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I would like to create a 2d game in Java, but tutorials online for game libraries such as LWJGL are usually filled with errors once I compile the project. Most people do not explain very well, and just go on very quickly. Can someone please provide me a couple examples with source code, and somewhere to have a starting point? I used to have trouble with making a GUI and you guys helped me through, hopefully you can do the same again!

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closed as off topic by Byte56, Noctrine Jul 18 '12 at 22:43

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Unfortunately this question is considered off topic on this site (It is very, very broad). You are welcome to discuss it in the chatroom though (Once you've hit 20 rep for the general room at least) – Noctrine Jul 18 '12 at 22:43

A very simple and effective method to write small software rendered games is to use the methods and tools swing offers. Begin a new Swing project and add a single component to the window. That is the component everything is being rendered into. It might look like this:

public class SwingRenderTarget extends JComponent {
    private final BufferedImage image;


    public void paint() {

    public void paint(Graphics g) {

        g.fillRect(0, 0, canvasWidth, canvasHeight);

        g.drawImage(image, 0, 0, canvasWidth, canvasHeight, null);

    private void swapBuffers() {
        System.arraycopy(currentPixels, 0, ((DataBufferInt)image.getRaster().getDataBuffer()).getData(), 0, gameSizeX*gameSizeY);

What it does is rendering a single BufferedImage to the screen that contains all the game data. But how to draw images to the BufferedImage? This is simple! Create an array of ints (called currentPixels in this example) and just treat every int as a single pixel of your screen! In the method swapBuffers this array of pixels is written to the previously created BufferedImage which is then rendered to screen.

How about an example how to render a simple Sprite to the screen? First of all create a Sprite class:

public interface Sprite {

    int[] getPixels();

    int getHeight();

    int getWidth();

The int array will serve as the pixels of the Sprite. You can fill the array programmatically or just load any bitmap from disk. Then when it's time to draw that Sprite just copy the pixels from the Sprite over to our pixel array in the SwingRenderTarget. Here is an example to fill the whole screen. To use smaller Sprites one has to copy one row from the Sprite pixel array to the SwingRenderTarget pixel array at a time:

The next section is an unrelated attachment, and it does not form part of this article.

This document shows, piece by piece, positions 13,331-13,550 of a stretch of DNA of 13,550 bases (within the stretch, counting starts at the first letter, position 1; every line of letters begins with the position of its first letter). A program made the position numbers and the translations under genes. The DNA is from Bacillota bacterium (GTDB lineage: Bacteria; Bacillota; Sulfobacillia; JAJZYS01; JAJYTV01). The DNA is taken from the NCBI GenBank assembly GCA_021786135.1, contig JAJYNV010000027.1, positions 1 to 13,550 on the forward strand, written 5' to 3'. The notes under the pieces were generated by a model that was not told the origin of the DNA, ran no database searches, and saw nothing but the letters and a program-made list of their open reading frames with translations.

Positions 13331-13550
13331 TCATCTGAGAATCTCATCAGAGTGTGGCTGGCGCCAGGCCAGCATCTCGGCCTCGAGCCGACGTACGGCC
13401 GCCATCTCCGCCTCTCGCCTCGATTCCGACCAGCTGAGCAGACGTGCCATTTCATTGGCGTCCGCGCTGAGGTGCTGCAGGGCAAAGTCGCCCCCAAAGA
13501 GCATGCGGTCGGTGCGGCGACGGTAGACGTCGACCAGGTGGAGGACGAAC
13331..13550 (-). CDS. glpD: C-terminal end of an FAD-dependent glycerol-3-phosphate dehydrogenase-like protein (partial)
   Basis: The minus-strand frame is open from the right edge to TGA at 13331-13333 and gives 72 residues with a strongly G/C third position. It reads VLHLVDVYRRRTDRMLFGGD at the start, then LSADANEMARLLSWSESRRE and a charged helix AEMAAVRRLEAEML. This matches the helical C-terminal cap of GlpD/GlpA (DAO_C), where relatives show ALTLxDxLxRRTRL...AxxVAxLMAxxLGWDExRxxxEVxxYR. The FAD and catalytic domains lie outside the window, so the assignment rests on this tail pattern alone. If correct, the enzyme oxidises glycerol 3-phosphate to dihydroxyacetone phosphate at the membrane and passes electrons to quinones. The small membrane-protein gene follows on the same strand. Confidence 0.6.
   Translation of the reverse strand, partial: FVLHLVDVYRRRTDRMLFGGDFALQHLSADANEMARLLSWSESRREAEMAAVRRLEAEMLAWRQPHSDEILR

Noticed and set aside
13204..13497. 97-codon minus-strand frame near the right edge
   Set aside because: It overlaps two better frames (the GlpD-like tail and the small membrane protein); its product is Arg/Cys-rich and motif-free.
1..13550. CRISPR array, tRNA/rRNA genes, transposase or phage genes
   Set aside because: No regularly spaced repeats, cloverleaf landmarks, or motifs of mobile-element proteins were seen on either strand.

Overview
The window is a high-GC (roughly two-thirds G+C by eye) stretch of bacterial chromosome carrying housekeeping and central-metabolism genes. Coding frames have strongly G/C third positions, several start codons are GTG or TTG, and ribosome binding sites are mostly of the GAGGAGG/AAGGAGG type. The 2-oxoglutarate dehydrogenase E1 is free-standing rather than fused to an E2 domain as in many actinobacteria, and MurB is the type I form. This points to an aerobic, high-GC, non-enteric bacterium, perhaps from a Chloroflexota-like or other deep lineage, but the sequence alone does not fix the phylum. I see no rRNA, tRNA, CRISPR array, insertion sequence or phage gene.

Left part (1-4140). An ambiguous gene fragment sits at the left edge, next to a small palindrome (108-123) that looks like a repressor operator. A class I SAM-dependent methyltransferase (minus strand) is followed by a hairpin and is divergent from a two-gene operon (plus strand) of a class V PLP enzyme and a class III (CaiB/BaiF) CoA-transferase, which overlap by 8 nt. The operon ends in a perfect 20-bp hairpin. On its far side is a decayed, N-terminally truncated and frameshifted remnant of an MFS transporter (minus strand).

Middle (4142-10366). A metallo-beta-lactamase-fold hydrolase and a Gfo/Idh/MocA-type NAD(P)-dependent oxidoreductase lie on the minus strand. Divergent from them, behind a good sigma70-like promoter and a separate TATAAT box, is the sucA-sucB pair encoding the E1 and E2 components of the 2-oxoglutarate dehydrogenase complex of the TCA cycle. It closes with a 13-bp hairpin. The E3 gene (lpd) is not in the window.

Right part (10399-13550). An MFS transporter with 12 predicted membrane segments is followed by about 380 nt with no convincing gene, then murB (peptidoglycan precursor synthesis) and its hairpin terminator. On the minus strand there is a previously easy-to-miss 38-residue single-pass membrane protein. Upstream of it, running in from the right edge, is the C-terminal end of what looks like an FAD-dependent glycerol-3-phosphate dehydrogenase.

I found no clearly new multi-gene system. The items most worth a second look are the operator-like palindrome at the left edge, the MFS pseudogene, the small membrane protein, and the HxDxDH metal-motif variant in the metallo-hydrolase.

public void drawFullscreenBitmap(Sprite sprite) {
    int[] data = sprite.getPixels();

    System.arraycopy(data, 0, currentPixels, 0, data.length);

Throw in a game loop that has a fixed timestep and there you go: a basic game in no time!

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I would suggest using Slick 2d (Slick is built on top of the lwjgl, so you have a great community you can turn to with problems). I just did a little game with it and it worked just fine. It's really easy to grasp and provides all the groundwork, e. g., you don't have to worry about buffers and such. Just define your graphics (images) and draw them. Furthermore, Slick provides states so you can really easy develop the single parts of your game indepent from one another (main menu, options, gameplay and so on).

The states themselves provide you with two alternating methods, update() and render(), so you can divide your code effectively:

public void update(){
     // your gamelogic, such as collision-detection, controls, etc.
     // simple example for handling input:
     Input in = getInput();
public void render(){
     // draw your assets

Slick also handles all input, it even has support for controllers. On the page, there are several good tutorials for beginners, explaining how a simple game could look.

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I think starting with an existing simple game, then adding to it or changing it is a good route to take. So, find a 2D opensource game to start with as a base. Perhaps you can find one that suits you on one of the game jam sites like ludum dare? I know they usually post their code for people to look at when they're done. This also makes sure that everything is included so you don't have issues with all those compile errors you were talking about.

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Ludum Dare is a great source for source code to look at, but beware: since the games are written within 48 or 72 hours a lot of the code is not pretty and maybe not the best start for a beginner in the topic. – thalador Jul 18 '12 at 20:25
Thanks thalador. Good to know! I was able to learn a few things and get some basic "boiler plate" type code from there. Since people often post their "this is what I have to start with" code, which is usually everything you need to get started. – GameDev-er Jul 18 '12 at 20:29

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